Author: Christen Russell, MS, BCBA, ABLG Clinical Manager
Many people have the misperception that Applied Behavior Analysis (ABA) is only for young children with Autism or those with challenging, problem behavior.
ABA can be used across the lifespan with many different populations of people. ABA programs can apply to birth through adulthood.
As children age, their needs become more complex. Teaching a 3 year-old how to communicate his wants and needs and how to use a spoon is very different from teaching a 13 year-old about personal boundaries and reading the non-verbal context of communication.
How do we apply ABA programming to middle school children? After a comprehensive needs assessment, an ABA program for middle school aged children can incorporate the following, more advanced categories:
√ How to talk to peers vs. adults vs. people you do not know
√ Understanding and properly using idioms, slang (as peers do)
√ What we say
√ How we say it
√ Reading and expressing appropriate body language
- Internet Safety
√ Internet best practices (plan for safety)
√ Identifying accurate, credible sources of information about relationships, sexual health, etc.
√ How technology and social media impacts relationships
√ Legal aspects of social media
- Personal Safety
Differentiate between emotional abuse, physical abuse, bullying, sexual harassment, sexual abuse, sexual assault, dating violence
How to promote safe environments at home, school, and in the community
- Puberty and Adolescent Development
√ Understanding physical, social, cognitive, and emotional changes of adolescence
√ How friends, family, media influence self-concept and body image
√ Distinguish the differences in gender identity, gender expression, and sexual orientation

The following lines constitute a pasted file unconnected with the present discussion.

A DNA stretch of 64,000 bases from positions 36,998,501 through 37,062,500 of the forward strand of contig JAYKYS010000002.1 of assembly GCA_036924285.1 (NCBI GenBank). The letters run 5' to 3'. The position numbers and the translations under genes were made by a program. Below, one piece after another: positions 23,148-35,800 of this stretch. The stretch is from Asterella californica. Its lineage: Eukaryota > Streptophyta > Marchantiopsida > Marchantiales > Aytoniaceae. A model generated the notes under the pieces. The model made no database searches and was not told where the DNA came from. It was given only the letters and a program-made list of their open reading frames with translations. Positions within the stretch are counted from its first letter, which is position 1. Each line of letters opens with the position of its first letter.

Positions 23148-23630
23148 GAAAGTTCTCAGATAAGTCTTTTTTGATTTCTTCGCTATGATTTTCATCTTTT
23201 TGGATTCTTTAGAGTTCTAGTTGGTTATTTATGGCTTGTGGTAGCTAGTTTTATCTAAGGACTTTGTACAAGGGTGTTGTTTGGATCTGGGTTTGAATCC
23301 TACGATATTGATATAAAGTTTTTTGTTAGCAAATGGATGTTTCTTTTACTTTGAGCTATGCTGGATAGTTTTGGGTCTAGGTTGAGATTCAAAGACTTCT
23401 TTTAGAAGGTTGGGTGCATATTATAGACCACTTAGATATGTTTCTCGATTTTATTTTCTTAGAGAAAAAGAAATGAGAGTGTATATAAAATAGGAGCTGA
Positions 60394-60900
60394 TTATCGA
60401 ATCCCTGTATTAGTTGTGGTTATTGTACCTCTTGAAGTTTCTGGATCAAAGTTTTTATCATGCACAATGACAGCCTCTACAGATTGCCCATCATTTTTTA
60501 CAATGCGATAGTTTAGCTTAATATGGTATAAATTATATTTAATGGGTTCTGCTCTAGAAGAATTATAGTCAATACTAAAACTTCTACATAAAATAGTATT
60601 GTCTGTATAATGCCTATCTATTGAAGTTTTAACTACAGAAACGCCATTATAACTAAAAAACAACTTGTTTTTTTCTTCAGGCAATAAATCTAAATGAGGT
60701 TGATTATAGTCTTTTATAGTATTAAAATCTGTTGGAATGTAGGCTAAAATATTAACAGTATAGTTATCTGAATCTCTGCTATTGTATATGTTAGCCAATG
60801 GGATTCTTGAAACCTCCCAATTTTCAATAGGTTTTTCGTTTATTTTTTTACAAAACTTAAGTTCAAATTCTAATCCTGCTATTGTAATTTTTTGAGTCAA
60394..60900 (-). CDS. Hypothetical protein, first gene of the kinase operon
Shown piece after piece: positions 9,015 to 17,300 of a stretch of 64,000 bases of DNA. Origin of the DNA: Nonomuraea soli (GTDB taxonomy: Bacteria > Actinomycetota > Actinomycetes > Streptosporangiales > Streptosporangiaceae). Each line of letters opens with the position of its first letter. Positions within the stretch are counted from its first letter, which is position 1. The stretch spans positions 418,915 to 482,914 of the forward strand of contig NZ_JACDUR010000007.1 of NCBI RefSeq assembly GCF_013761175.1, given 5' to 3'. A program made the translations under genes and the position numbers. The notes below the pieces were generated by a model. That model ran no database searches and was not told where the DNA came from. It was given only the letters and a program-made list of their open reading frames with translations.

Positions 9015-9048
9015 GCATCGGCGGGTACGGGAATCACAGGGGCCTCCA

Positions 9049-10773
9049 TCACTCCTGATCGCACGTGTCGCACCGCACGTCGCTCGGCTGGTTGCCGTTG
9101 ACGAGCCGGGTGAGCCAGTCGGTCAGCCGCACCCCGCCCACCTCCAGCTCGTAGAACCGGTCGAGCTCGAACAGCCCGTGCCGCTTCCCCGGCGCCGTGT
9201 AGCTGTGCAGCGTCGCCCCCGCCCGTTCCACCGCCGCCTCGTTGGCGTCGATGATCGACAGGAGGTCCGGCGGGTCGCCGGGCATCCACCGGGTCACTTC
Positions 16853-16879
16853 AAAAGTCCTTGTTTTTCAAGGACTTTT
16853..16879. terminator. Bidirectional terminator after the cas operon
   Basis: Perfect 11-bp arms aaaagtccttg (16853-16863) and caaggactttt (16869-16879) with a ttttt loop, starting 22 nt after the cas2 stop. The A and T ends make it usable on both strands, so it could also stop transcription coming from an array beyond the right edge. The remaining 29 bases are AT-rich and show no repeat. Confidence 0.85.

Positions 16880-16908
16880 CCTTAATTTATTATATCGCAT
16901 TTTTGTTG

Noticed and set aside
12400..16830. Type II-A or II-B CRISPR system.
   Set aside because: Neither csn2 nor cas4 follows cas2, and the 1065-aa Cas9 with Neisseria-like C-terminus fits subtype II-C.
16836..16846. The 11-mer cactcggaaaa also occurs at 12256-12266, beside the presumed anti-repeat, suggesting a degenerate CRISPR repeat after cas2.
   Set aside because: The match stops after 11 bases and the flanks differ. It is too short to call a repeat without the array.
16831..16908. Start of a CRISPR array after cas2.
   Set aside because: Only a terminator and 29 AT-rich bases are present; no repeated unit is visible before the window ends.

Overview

√ External influences that impact beliefs/attitudes about gender, sexual orientation, and gender identity
- Healthy Relationships
√ Characteristics of healthy and unhealthy relationships
√ Evaluating the health of a relationship
√ Impacts of power differences (age, status, position)
√ Similarities and differences between friendship and romantic relationships
√ Appropriate expression of affection within varied relationships
√ Identifying sources of trusted support (parents, teachers, other adults, etc.)
- Social Skills
√ Decision-making skills
√ Respectful communication
√ Promoting dignity and respect for all people in the community
√ Respecting and asserting personal boundaries
√ Negotiation skills
√ Communication of difficult/sensitive topics
- Independent, Functional Skills
√ Hygiene routine
√ Preparing meals
We hope this post helps you brainstorm some out-of-the-box ways to design ABA programs for older learners! Keep your eyes peeled for Part 2, where we talk more about how to talk to your middle schooler about his/her program, so that you can establish more buy-in and excitement about learning!
Tell us in the comments below: How have you used ABA to design unique programs for middle school aged kids?
Visual learner? Check out this blog on ABLG TV!